9. 9. Yapici N, Kim Y-J, Ribeiro C, Dickson BJ (2008) A receptor that mediates the post-mating switch in Drosophila reproductive behaviour. Nature 451: 33–37.
  10. 10. Sarov M, Stewart AF (2005) The best control for the specificity of RNAi. Trends Biotechnol 23: 446–448.
  11. 11. Kittler R, Pelletier L, Ma C, Poser I, Fischer S, et al. (2005) RNA interference rescue by bacterial artificial chromosome transgenesis in mammalian tissue culture cells. Proc Natl Acad Sci U S A 102: 2396–2401.
  12. 12. Sarov M, Schneider S, Pozniakovski A, Roguev A, Ernst S, et al. (2006) A recombineering pipeline for functional genomics applied to Caenorhabditis elegans. Nat Methods 3: 839–844.
  13. 13. Venken KJ, He Y, Hoskins RA, Bellen HJ (2006) P[acman]: a BAC transgenic platform for targeted insertion of large DNA fragments in D. melanogaster. Science 314: 1747–1751.
  14. 14. Kondo S, Booker M, Perrimon N (2009) Cross-species RNAi Rescue Platform in Drosophila melanogaster. Genetics.
  15. 15. Ejsmont RK, Sarov M, Winkler S, Lipinski KA, Tomancak P (2009) A toolkit for high-throughput, cross-species gene engineering in Drosophila. Nat Methods.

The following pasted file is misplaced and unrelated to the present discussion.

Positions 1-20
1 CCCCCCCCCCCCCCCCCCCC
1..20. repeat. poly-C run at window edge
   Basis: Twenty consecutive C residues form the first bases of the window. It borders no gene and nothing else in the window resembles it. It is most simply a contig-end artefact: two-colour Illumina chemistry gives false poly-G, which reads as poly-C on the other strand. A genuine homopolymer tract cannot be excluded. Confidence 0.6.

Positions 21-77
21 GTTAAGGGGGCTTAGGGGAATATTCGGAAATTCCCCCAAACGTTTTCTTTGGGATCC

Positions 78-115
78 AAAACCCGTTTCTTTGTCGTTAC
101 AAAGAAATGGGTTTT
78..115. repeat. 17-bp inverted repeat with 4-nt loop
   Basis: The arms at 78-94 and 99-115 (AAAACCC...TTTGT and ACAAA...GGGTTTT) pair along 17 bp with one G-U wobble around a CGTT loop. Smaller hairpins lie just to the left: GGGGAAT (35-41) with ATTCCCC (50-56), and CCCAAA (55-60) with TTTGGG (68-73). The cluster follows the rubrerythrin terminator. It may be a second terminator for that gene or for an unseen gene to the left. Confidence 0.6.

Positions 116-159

16. 16. Waterhouse AM, Procter JB, Martin DMA, Clamp M, Barton GJ (2009) Jalview Version 2–a multiple sequence alignment editor and analysis workbench. Bioinformatics 25: 1189–1191.
  17. 17. Lyne R, Smith R, Rutherford K, Wakeling M, Varley A, et al. (2007) FlyMine: an integrated database for Drosophila and Anopheles genomics. Genome Biol 8: R129.
  18. 18. Groth AC, Fish M, Nusse R, Calos MP (2004) Construction of transgenic Drosophila by using the site-specific integrase from phage phiC31. Genetics 166: 1775–1782.
  19. 19. Bischof J, Maeda RK, Hediger M, Karch F, Basler K (2007) An optimized transgenesis system for Drosophila using germ-line-specific phiC31 integrases. Proc Natl Acad Sci U S A 104: 3312–3317.
  20. 20. Ranganayakulu G, Schulz RA, Olson EN (1996) Wingless signaling induces nautilus expression in the ventral mesoderm of the Drosophila embryo. Dev Biol 176: 143–148.
  21. 21. Beuchle D, Schwarz H, Langegger M, Koch I, Aberle H (2007) Drosophila MICAL regulates myofilament organization and synaptic structure. Mech Dev 124: 390–406.
  22. 22. Quinones-Coello AT, Petrella LN, Ayers K, Melillo A, Mazzalupo S, et al. (2007) Exploring strategies for protein trapping in Drosophila. Genetics 175: 1089–1104.
  23. 23. Schmid A, Sigrist SJ (2008) Analysis of neuromuscular junctions: histology and in vivo imaging. Methods Mol Biol 420: 239–251.
  24. 24. Burkart C, Qiu F, Brendel S, Benes V, Haag P, et al. (2007) Modular proteins from the Drosophila sallimus (sls) gene and their expression in muscles with different extensibility. J Mol Biol 367: 953–969.